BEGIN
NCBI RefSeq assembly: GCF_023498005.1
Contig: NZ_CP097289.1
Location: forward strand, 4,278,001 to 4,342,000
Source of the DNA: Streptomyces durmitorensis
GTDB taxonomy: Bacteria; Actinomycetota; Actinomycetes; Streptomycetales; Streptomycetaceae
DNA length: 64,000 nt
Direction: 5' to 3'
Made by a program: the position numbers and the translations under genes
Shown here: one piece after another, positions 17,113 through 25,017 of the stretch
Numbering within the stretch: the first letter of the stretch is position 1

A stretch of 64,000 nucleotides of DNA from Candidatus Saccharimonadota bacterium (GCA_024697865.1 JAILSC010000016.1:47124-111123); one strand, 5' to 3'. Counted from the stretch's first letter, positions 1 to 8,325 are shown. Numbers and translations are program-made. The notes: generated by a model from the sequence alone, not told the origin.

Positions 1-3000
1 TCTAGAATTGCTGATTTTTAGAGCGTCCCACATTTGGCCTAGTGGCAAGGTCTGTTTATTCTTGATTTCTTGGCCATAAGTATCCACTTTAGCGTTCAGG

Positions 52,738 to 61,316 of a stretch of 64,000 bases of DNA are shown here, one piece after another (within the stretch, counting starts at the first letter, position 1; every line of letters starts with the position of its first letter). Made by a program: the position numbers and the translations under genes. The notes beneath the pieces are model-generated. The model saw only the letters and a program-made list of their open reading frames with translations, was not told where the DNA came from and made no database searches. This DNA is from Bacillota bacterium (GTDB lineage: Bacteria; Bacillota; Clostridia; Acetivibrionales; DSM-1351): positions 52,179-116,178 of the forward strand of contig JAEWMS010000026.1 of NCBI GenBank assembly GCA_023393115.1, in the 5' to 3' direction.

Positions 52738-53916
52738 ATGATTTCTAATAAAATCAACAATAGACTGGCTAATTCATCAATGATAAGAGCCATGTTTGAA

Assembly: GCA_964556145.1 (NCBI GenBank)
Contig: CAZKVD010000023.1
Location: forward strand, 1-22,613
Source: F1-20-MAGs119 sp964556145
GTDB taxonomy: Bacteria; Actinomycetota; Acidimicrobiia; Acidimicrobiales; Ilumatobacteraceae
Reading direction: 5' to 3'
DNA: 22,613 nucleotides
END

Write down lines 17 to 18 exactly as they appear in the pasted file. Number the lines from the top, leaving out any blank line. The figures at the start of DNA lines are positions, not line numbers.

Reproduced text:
Assembly: GCA_964556145.1 (NCBI GenBank)
Contig: CAZKVD010000023.1